Should we treat Chicago gun violence as a public health problem like HIV?

In the past, I’ve expressed my criticism of sloppy analogies between gun violence and disease, but that doesn’t mean that I see no valid ways to approach the use of guns to injure or kill thousands of Americans each year as a matter of public health.  If we can keep the factors straight that are of the same form, making an analogy between two seemingly dissimilar situations can shake loose new ideas from the ruts in our thinking.

One example of this comes from Yale professor of sociology, Andrew V. Papachristos, who suggests that we look at gun violence as though it were a blood-borne pathogen, something like HIV.  If he had said that gun violence is like a cold virus or is analogous to cancer caused by cosmic rays, that would be a bad attempt at comparison.  But AIDS is a disease that results from a specific set of actions or negligence, well understood these days, or from accidental exposure.  The latter—infection from the blood supply, for example—is much less frequent, thanks to the precautions that have been taken.

And in these respects, gun violence has a lot in common.  The argument made by Papachristos, whose work has focused on gun homicides in Chicago, is that murder typically isn’t a random event, isn’t something like picking up a cold virus by opening a door or passing through a room.  That should sound obvious, though much of gun control does treat gun violence as the sort of thing that just happens because guns are present.  Advocates of control claim that we need to reduce the availability of guns in the same way that so many obsessively wipe every surface with antibiotics—even though, both in analogy and in the literal sense, such things are useless.

The problem is that Chicago’s violence has a lot about it that we don’t understand.  Currently, the number of murders stands at 500 for this year, with no promise of peace in the remaining months.  The laws are close to those in New York and were essentially identical for a long time.  Unemployment is lower now than last year.  New York had “stop and frisk,” while the Chicago police force has engaged in their own forms of aggressiveness.  And yet, what has been tried hasn’t worked—if the goal is reducing violence, that is.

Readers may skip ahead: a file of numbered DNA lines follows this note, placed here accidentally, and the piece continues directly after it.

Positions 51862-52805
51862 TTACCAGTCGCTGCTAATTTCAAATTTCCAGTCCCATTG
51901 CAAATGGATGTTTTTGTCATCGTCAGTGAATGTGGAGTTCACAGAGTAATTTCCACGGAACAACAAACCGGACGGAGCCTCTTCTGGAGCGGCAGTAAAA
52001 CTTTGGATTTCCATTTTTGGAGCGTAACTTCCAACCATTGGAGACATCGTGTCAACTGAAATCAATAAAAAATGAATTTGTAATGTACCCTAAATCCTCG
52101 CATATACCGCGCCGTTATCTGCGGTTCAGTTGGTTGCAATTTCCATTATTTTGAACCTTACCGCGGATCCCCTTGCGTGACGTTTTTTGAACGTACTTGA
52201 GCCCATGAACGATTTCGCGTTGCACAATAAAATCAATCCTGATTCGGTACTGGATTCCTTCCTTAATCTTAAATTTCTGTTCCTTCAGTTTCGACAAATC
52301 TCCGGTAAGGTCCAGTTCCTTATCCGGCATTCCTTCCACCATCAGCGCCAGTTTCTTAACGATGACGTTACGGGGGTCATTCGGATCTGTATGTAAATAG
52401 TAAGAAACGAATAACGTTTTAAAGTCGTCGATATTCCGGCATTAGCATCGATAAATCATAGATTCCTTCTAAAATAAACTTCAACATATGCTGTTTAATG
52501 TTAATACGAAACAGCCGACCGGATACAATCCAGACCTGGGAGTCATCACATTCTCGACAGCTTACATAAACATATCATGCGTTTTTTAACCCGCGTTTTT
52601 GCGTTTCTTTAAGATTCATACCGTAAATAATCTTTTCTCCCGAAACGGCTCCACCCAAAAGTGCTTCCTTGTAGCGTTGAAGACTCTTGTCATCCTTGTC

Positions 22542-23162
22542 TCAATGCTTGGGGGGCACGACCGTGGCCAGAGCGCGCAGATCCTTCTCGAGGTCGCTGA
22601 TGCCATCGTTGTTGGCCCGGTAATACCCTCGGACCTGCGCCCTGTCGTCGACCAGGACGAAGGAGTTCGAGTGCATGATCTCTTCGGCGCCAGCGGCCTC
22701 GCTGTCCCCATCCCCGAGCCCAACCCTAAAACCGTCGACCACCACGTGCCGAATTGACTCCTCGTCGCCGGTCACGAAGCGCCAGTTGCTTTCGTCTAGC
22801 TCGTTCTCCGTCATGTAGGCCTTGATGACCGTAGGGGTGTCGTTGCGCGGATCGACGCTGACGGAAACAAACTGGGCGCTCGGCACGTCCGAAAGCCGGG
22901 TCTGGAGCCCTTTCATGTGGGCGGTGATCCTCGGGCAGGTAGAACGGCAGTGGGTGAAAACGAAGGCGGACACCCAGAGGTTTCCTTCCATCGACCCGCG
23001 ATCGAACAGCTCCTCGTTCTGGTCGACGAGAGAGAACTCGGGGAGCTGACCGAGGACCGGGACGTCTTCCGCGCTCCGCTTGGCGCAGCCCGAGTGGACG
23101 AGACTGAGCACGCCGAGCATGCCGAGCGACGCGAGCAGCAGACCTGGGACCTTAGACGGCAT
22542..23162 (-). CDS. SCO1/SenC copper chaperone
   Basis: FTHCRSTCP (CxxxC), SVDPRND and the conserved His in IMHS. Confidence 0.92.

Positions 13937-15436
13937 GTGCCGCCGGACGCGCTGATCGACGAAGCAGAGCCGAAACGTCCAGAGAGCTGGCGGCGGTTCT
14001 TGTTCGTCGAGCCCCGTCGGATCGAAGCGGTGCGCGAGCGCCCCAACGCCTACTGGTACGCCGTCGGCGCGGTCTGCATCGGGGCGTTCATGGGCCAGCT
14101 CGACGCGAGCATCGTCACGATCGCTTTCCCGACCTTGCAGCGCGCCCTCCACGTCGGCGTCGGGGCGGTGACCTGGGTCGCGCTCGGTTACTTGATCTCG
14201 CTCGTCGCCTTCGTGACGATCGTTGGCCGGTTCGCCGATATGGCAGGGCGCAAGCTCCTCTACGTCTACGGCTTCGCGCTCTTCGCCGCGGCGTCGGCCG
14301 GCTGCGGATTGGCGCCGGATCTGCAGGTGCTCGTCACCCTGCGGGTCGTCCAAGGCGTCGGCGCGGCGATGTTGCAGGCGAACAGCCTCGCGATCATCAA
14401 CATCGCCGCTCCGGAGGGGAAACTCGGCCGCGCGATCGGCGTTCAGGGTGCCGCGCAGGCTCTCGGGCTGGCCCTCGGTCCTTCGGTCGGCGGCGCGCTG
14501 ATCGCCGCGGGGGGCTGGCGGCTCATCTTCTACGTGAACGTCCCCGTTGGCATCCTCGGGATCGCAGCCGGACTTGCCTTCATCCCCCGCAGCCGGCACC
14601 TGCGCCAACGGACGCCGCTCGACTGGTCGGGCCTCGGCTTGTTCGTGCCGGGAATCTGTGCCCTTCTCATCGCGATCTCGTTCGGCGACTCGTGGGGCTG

Papachristos says that the solution has to be of a similar nature to public health approaches to fighting AIDS.  We don’t blanket the city.  We treat infected persons and search out their sexual partners.  He provides data from Chicago showing that forty percent of gun homicides occur in only four percent of the population.  Working with those four percent would achieve much greater reductions in violence than the traditional strategies have done.

As Papachristos cautions, though, we must especially avoid the policies like the aforementioned “stop and frisk,” policies that use stereotyping as a substitute for good police work.  We’re handed a choice here, to use good science to achieve the stated purpose of saving lives or to cling to failed methods in the hopes that punishing good people by curtailing their rights will work—this time, for the first time.

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